Sharron Kraus is a singer of folk songs, a songwriter and multi-instrumentalist whose solo work and collaborations offer a dark and subversive take on traditional music.
As well as drawing on the folk traditions of England and Appalachia, her music is influenced by gothic literature, surrealism, myth and magick.
Her songs tell intricate tales of rootless souls, dark secrets and earthly joys, the lyrics plucked as sonorously as her acoustic guitar.
As well as her solo work, Sharron has recorded an album of traditional songs – ‘LeavesFrom Off The Tree’ – with Meg Baird and Helena Espvall of Espers, written an album of songs to celebrate the seasons of the year – ‘Right Wantonly A-Mumming’ – which was recorded with some of England’s finest traditional folk singers including Jon Boden, Fay Hield and Ian Giles – and also recorded and performed with the duos Rusalnaia and Tau Emerald (with Gillian Chadwick and Tara Burke, respectively).
Nancy Wallace is a singer and musician hailing from Suffolk and London,currently residing in Montreal, Canada.
She came to notice singing with the Memory Band and later as part of the cult alt-folk collective The Owl Service, but has in recent years been ploughing her own furrow.
A guitarist and concertina player, Nancy’s repertoire spans traditional material, her own compositions and the odd unexpected cover version.
Live, she creates an atmosphere and intimacy with her audience which is not to be missed.
Jason Steel is a singer & picker of stringed instruments. Originally from Yorkshire, he currently rests his head in North London.
Shortly after joining The Owl Service in 2008, Jason began to record the songs that would make up the ‘We Deserve Fire’ 7″ & the ‘Eternal Embers’ E.P (released on Midwich Records). These weaved the sounds of Appalachian and ragtime picking, the strange, old worlds of traditional folk and the ghosts of 1920’s Tin Pan Alley (both recorded live to a single microphone). The results were effective; an emotional hinterland somewhere between Bert Jansch and Leonard Cohen, John Fahey and Cliff ‘Ukulele Ike’ Edwards. His debut long player Fire Begot Ash garnered considerable praise in various quarters upon its release in March of 2010, followed by an invitation to record for the BBC at Maida Vale studios.
Jason records for Rif Mountain. He divides the rest of his time between staring at the moon, drawing old churches and listening to Lead Belly’s ‘Last Sessions’.
Senegalese musician Diabel Cissokho is part of the great line of Cissokho griots. Growing up in Dakar and Tambacounda, surrounded by a rich musical heritage and a family of musicians, Diabel began playing a number of traditional instruments. However, Diabel’s affinity with the kora was clear from an early age.
Diabel’s musical pedigree is exceptional. International tours with his family’s band Bannaya led to a long stint as Baaba Maal’s kora player, as well as with acclaimed musicians such as Kandia Kouyate, Pee Wee Ellis, Omar Pene, Cheikh Lo, Ernest Ranglin and Youssou N’Dour. Now well established in the UK, Diabel’s virtuosic talent, his “resonant voice and rocking kora style” (Songlines), have been welcomed everywhere from WOMAD and Glastonbury to London’s Barbican, where he performed alongside Femi Kuti, Cheikh Lo and Manu Dibango, and more recently in the Queen Elizabeth Hall, London with his band.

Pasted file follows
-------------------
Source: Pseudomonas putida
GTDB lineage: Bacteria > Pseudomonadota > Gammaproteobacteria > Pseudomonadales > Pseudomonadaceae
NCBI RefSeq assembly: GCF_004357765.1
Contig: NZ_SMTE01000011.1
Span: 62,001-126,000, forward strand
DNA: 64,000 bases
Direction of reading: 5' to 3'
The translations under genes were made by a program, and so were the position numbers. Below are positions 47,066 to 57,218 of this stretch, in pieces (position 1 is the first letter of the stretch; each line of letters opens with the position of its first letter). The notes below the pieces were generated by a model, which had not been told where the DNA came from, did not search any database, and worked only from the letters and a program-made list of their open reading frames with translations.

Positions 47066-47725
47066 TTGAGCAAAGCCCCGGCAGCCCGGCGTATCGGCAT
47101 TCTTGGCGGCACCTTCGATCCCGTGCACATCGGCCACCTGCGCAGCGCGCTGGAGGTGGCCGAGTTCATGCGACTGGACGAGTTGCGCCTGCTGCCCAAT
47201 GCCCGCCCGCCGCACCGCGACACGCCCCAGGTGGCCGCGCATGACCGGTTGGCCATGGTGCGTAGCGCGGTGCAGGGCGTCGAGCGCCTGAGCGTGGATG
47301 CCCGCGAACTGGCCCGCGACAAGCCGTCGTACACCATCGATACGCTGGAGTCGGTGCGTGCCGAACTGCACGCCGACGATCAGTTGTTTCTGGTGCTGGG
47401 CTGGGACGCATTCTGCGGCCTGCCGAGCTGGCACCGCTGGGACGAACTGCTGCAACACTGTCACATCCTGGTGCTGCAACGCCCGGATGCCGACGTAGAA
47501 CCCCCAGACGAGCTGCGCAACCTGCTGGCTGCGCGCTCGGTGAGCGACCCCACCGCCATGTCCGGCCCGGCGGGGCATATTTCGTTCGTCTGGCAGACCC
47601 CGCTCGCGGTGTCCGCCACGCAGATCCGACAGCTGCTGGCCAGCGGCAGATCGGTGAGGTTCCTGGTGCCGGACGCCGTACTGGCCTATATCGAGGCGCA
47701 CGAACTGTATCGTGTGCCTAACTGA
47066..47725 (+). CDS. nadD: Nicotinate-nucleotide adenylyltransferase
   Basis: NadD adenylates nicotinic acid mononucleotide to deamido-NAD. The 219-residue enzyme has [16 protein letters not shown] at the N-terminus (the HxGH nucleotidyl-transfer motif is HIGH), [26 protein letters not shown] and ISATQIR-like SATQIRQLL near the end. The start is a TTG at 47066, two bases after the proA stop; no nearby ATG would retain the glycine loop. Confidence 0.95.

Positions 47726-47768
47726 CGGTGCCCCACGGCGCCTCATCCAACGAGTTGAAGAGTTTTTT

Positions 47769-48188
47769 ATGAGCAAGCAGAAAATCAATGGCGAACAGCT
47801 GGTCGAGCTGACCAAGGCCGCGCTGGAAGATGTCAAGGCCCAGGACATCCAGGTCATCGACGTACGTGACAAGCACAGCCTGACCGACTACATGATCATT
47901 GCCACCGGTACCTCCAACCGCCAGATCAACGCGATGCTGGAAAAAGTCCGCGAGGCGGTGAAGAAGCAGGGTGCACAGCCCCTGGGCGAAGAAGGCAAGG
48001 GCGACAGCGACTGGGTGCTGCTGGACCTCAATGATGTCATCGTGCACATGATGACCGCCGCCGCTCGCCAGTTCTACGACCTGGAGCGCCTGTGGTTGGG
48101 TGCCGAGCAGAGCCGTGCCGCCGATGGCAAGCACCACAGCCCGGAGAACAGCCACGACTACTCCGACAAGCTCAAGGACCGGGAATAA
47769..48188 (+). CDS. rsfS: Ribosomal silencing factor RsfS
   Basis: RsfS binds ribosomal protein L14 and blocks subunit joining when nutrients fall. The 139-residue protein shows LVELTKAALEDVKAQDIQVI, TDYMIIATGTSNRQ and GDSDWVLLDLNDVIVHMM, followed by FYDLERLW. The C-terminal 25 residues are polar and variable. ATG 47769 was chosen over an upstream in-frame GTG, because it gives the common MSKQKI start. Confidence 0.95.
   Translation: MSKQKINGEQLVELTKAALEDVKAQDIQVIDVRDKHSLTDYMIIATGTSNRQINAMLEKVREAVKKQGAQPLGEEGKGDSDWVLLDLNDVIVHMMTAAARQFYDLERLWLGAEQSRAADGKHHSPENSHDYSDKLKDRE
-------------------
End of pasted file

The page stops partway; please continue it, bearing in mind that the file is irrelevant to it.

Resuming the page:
Friday 11th August 2017 - 20:15
Members £8.50 Non-members £10.00
For more than 40 years Martin Carthy has been one of folk music’s greatest innovators, one of its best loved, most enthusiastic and, at times, most quietly controversial of figures. His skill, stage presence and natural charm have won him many admirers, not only from within the folk scene, but also far beyond it.
Trailblazing musical partnerships with, amongst others, Steeleye Span, Dave Swarbrick and his award-winning wife (Norma Waterson) and daughter Eliza Carthy have resulted in more than 40 albums, but Martin has only recorded 10 solo albums, of which the much anticipated Waiting for Angels (Topic TSCD527) was the latest. Whether in the folk clubs (which he continues to champion), on the concert stage or making TV appearances (he was the subject of the acclaimed `Originals’ music documentary strand on BBC 2) – there are few roles that Martin Carthy hasn’t played.
He’s a ballad singer, a ground-breaking acoustic and electric-guitarist and an authoritative interpreter of newly composed material. He always prefers to follow an insatiable musical curiosity rather than cash in on his unrivalled position. Perhaps, most significant of all, are his settings of traditional songs with guitar, which have influenced a generation of artists, including Bob Dylan and Paul Simon, on both sides of the Atlantic.
`Arguably the greatest English folk song performer, writer, collector and editor of them all’ Q Magazine
‘Carthy is a master of the ballad of substance, songs that tell stories, whether they are traditional, his own or from contemporary writers.’ The Telegraph
Friday 14th July 2017 - 20:15
Members £6.50 | Non-members £8.00
A superb singer, guitarist and banjo player, Maggie is also the writer of some of the very finest contemporary songs, including ‘A Place Called England’ , for which she was honoured for ‘Best Original Song,’ at the BBC Radio 2 Folk Awardsin 2000, and ‘Perfumes Of Arabia’,’which was recorded by Martin Carthy.